National Fisherman


ORLEANS, Calif. - Low warm water conditions from the drought are starting to kill salmon in Northern California's Klamath Basin - the site of a massive fish kill in 2002.
 
A recent survey of 90 miles of the Salmon River on found 55 dead adult salmon and more dead juveniles than would be expected this time of year, Sara Borok, an environmental scientist for the California Department of Fish and Wildlife, said Thursday.
 
About 700 live fish were counted in cool pools fed by springs. Fisheries officials do not want see a repeat of 2002, when an estimated 60,000 adult salmon died in low warm water, but she said there is little to do but pray for rain.
 
The Salmon is a tributary of the Klamath River, and home to one of the last remnants of spring chinook salmon in the Klamath Basin, which return from the ocean in spring and stay in the river until October, when they spawn and die.
 
Read the full story at KGW>>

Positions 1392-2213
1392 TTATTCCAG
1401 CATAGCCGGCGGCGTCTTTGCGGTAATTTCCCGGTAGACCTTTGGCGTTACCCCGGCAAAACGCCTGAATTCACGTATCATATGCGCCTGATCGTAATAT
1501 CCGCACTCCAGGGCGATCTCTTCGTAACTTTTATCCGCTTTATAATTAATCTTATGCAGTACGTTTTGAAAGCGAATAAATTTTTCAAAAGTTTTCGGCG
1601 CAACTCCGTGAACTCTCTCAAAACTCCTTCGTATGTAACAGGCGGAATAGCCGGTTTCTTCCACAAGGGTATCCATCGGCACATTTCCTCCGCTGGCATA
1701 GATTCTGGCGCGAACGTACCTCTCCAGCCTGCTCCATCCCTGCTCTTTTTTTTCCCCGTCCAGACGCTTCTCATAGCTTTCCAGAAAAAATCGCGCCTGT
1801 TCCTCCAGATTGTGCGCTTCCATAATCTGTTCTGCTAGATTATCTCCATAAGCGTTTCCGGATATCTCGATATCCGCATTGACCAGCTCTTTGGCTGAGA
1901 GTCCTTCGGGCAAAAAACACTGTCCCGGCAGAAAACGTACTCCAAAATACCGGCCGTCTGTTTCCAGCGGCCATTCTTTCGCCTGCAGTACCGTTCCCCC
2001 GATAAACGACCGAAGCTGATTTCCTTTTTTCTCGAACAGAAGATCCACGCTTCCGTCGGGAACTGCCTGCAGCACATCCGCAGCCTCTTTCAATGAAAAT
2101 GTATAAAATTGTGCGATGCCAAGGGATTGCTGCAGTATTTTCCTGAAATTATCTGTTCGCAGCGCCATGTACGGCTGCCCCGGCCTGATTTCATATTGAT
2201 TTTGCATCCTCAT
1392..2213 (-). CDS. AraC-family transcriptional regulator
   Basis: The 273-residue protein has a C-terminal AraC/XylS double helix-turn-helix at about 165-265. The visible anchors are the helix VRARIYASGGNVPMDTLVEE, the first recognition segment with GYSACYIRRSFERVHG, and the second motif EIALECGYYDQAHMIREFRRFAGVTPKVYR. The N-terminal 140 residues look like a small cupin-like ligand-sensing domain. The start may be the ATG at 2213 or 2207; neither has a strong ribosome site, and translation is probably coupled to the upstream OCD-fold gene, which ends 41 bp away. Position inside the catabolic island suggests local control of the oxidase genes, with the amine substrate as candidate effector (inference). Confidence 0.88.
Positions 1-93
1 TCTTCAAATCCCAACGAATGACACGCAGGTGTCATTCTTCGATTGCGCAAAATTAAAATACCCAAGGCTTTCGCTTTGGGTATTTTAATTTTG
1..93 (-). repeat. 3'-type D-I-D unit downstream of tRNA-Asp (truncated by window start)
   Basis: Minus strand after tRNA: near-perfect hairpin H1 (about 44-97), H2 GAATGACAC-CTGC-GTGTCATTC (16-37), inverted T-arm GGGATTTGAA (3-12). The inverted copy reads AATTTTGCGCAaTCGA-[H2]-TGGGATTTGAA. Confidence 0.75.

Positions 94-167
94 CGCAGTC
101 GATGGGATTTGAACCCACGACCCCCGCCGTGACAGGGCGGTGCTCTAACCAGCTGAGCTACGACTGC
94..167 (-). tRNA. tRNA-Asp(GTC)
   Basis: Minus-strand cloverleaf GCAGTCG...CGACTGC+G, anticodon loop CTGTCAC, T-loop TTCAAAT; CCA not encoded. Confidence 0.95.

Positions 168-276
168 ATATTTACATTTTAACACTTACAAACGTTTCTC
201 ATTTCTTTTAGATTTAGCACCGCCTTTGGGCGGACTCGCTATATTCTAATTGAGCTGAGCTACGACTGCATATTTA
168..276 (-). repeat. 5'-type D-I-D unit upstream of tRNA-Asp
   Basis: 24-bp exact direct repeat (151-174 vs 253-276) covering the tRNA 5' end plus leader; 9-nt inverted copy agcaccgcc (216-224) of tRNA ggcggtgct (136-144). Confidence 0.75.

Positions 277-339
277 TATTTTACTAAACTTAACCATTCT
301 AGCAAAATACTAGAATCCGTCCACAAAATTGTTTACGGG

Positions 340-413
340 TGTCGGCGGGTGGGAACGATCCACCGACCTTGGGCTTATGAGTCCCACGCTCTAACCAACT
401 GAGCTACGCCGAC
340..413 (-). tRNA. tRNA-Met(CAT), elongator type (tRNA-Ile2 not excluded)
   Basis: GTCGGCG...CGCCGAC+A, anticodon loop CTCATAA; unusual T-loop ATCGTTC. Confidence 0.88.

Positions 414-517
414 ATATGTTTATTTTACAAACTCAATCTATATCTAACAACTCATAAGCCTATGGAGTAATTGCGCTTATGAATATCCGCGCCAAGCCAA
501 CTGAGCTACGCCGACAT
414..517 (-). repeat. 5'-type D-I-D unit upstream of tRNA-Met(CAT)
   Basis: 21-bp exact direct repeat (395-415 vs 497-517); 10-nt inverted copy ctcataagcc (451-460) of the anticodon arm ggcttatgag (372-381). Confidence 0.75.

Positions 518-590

Want to read more about California salmon? Click here...

Inside the Industry

The National Fish and Wildlife Foundation announced last week the sixth round of grant awards from its Fisheries Innovation Fund, a program launched in 2010 to foster innovations that support sustainable fisheries in the United States. 

The goal of the Fisheries Innovation Fund is to sustain fishermen and fishing communities while simultaneously rebuilding fish stocks.

Read more...

Alaskan Leader Fisheries will give Inmarsat’s new high-speed broadband maritime communications service, Fleet Xpress, a try on the 150-foot longline cod catcher/processor Alaskan Leader.

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